Tuesday, April 27, 2004


Eliyahu sent me this interesting thing from Shadal (Shmuel David Luzzato) via IM, which he saw here:

"Ribqah said to Yishaq 'qasti behayyai, (I loathe my life)
because of those Hittite women.'" (Gen. 27:46)

In the masoretic text the letter "q" (qof) is written smaller
than usual. Shadal (Luzzatto) gives an interesting explanation of
this phenomenon which also resolves several other difficult
verses. He says that the ancient scribal practice was to leave
out one letter when the same letter begins the next word. (He
speculates that perhaps instead of this letter a certain sign was
used to indicate that one letter stands for two.) In our case the
letter "q" ends the word Yishaq and begins the word "qasti." Over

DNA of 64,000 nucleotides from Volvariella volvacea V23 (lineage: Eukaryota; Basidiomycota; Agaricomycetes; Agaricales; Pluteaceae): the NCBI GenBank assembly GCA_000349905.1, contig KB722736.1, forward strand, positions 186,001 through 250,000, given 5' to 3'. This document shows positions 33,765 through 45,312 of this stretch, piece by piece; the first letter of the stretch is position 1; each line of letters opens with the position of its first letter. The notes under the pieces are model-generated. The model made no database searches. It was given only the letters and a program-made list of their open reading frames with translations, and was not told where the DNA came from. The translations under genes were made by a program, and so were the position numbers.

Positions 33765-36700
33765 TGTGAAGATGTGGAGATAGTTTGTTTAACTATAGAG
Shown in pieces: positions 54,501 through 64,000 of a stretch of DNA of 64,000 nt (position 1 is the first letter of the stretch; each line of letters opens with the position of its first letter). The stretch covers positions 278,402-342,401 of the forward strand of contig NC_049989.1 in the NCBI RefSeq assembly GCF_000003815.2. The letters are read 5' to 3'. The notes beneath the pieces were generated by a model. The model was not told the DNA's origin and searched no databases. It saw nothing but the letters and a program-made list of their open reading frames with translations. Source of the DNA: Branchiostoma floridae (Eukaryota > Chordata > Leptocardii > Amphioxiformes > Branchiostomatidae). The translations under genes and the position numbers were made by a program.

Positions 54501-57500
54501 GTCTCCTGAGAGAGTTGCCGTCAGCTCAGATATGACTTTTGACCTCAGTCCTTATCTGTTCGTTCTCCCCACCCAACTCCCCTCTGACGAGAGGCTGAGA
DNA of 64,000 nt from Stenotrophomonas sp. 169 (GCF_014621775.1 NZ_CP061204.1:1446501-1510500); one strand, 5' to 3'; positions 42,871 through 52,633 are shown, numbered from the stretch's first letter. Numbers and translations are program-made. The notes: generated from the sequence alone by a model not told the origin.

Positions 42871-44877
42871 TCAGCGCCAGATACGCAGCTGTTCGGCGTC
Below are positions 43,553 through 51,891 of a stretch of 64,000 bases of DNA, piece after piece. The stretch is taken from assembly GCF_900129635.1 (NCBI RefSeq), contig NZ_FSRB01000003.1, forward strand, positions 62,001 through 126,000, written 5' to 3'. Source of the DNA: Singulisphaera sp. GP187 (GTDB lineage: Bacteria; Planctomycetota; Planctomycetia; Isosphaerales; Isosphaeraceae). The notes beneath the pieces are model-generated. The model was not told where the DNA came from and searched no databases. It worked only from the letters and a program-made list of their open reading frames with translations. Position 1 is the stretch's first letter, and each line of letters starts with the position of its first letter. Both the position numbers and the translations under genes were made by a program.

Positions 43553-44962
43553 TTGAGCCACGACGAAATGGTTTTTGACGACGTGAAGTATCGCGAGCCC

time the practice was dropped and the extra letter was added, but
because the space was narrow the letter was made smaller.
Similarly in Leviticus 1:1 "Vayiqra` `el Moshe, the ` (alef) of
vayiqra` is small because `el begins with the same letter. The
practice of leaving out the doubled letter explains some of the
qere and ketib and some other problematic words. 2 Sam. 5:2; Jer.
39:16 "hamebi `et;" 2 Kings 13:6; Jer. 32:35 "hehti `et;" Jer.
23:14 "lebilti shabu" should be read "yashubu;" "lebilti ba`u"
should be read lebilti yabo`u in Jer. 27:18. Other words include:
Yabo--yabo`u Is. 45:24 and Ez. 20:38. beyad--beyado 1 Sam. 19:9.
There are more examples of this phenomenon, according to Shadal.

Of course, there are many other examples where this phenomenon
occurs without any vestige of its ever having been written with
one letter taking the place of two, yet Shadal would claim that
the original practice was completely updated in those places.

No comments:


Blog Widget by LinkWithin